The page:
After 13 years in our existing house, we’re feeling the itch to move on to greener pastures, quite literally. That is, if by “greener pastures” you mean property that abuts someone else’s land, where THEY take care of the horses, cows and pigs. Yeah, that’s what we’re looking for.
We’re realizing that in order to continue to live the way we want to (i.e.: eating our cereal on the deck in our pajamas) we should really move somewhere with more privacy. That sound you hear? That’s our neighbors collectively cheering.
The day we moved into the neighborhood in 1999 our then 2-year-old son was newly potty trained. One of the less traditional methods I used to accomplish potty training was letting him go outside if he was outdoors at the time. Call me a horrible parent, but it got us out of Pull-Ups, and you can’t argue with that kind of cash savings.
So as Craig and I were busy unpacking our belongings into the house, our son was standing on the corner of our property waving to cars as they drove by. I was careful to make sure that he realized he wasn’t to go INTO the street, but stay safely in the grass. He nodded solemnly and went back to greeting our new neighbors.
However, on one of the many loads I noticed that he was standing waving to cars WHILE relieving himself in the rhododendron bush. Apparently I hadn’t verbalized that rule: No urinating in the front yard. Lesson learned.
I can only imagine what our neighbors were thinking as they drove by in that moment: “Well, there goes my property value now that the Beverly Hillbillies have arrived.” And with that, the Burmeisters moved into the ‘hood.
It’s bittersweet now to consider moving, especially since this is the only home our kids have known. But we’ve been feeling the draw to the country for some time and we’re ready.
First off, we have to sell the house. And that’s where things have gotten interesting. You see, we have to make sure the house is clean, the yard is pristine, and the rooms are all “show ready” on any given day.
For those of you who know my family, you know there’s nothing “show ready” about us. This has presented us with quite a dilemma: Do we continue to be true to ourselves and live the way we always have? Or do we pull ourselves together and fake it until it sells?
So, yeah, we’re faking it. And not very well.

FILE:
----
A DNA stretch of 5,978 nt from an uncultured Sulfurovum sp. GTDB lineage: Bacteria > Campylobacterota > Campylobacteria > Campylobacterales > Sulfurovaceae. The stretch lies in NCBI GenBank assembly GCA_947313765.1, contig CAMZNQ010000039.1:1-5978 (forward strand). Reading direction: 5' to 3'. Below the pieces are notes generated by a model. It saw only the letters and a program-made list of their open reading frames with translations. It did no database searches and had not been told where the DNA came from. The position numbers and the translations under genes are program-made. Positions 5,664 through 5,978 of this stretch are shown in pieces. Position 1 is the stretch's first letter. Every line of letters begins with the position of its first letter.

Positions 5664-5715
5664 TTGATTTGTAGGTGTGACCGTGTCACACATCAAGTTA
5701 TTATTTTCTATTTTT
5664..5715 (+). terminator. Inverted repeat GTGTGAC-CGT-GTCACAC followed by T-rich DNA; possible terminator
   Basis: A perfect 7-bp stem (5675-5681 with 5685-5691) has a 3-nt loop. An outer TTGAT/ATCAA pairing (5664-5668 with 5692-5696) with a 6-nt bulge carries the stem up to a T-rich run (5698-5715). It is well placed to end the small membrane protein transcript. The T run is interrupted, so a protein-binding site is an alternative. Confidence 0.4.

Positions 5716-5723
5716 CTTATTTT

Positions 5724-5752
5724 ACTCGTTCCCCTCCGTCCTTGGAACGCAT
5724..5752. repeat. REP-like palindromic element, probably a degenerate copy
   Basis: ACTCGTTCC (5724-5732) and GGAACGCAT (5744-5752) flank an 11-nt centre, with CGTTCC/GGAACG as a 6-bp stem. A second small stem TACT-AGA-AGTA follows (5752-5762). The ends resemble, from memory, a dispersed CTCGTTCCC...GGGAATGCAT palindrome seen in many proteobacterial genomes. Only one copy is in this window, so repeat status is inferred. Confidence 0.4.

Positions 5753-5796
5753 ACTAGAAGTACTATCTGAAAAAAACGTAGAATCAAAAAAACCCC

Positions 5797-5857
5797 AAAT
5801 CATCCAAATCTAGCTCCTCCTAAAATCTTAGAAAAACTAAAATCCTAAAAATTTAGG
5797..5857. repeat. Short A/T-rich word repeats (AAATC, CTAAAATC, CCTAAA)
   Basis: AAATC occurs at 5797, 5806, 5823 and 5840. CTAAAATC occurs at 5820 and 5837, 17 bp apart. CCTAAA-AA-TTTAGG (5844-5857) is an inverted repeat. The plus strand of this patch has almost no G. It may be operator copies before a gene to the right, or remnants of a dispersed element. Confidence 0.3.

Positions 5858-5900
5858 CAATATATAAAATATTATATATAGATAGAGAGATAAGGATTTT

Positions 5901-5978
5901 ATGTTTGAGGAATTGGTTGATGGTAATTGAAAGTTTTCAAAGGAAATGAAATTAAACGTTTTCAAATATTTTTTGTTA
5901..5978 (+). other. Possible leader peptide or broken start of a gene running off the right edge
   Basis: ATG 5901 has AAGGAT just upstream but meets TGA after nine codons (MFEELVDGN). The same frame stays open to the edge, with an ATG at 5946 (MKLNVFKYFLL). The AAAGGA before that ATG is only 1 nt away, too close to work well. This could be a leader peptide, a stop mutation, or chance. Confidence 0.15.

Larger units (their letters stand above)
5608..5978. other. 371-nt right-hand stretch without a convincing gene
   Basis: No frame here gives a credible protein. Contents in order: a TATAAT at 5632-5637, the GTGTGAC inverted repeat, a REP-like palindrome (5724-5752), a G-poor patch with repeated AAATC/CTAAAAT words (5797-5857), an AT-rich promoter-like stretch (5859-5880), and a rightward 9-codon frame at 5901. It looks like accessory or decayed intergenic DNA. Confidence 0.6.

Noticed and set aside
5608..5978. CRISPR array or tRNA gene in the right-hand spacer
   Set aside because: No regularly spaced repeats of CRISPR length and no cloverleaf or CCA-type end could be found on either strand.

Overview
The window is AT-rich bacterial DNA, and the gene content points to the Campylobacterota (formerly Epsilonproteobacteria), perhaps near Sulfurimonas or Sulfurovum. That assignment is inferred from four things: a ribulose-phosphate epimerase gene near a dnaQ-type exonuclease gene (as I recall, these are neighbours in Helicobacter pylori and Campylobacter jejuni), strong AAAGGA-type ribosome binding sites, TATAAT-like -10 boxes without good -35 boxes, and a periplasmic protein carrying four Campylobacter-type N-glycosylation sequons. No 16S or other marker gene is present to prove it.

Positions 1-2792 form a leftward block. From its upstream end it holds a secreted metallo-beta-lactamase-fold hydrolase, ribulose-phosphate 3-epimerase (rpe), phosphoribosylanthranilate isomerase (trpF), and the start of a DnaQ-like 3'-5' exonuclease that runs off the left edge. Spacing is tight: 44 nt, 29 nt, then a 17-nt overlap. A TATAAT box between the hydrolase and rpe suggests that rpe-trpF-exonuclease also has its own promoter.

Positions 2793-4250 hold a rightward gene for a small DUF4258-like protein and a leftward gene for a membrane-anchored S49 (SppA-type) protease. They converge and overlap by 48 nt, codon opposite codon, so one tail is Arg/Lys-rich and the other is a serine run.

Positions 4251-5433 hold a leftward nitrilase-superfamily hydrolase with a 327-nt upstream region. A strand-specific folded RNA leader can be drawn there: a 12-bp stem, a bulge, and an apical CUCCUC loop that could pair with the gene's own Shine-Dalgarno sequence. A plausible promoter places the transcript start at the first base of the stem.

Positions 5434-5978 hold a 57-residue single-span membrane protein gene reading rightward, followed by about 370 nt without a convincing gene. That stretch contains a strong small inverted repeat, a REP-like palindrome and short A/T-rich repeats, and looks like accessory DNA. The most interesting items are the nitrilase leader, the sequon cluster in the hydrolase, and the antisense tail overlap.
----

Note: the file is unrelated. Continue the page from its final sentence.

Our realtor (bless her heart for she knows not what she’s gotten herself into) has encouraged us to see the house not as our own, but as a box of cereal on a grocery shelf that is being sold. So now, Craig will randomly yell out “cereal box” whenever we start to settle into our home at all. It’s his friendly reminder that we cannot be ourselves, for we are messy by default.
The realtor also suggested that we make up the dining room table “as if we were ready to sit down to a formal dinner.” My husband and I chuckled, looking at each other in a way that conveyed the same message: “That’ll be a first.” Later that day, Craig said, “If it doesn’t include red Solo cups and paper plates, it’s not dinner at the Burmeisters.” Sad, but true.
The good news? We did it. We purchased a table cloth, a centerpiece, a candle and even found matching flatware in our own drawers. I’m CAPABLE of keeping a house as fancy as a museum or a Pottery Barn showroom; it’s just that I’d rather take a nap instead. There’s really no competition.
Another recommendation was to eliminate any clutter. Bahahahahahaha. The only way the Burmeisters will eliminate clutter is to move to another home entirely.
So we’ll see what happens. We’ve come a long way in 13 years. Every room has been redecorated, a new roof was put on last summer, and (fingers crossed) we’ve all mastered using the indoor plumbing, so we just might pull this off.
Eileen Burmeister works and lives (for now) in Roseburg. She can be reached at firstname.lastname@example.org or you can follow her on Twitter at EBurmeister.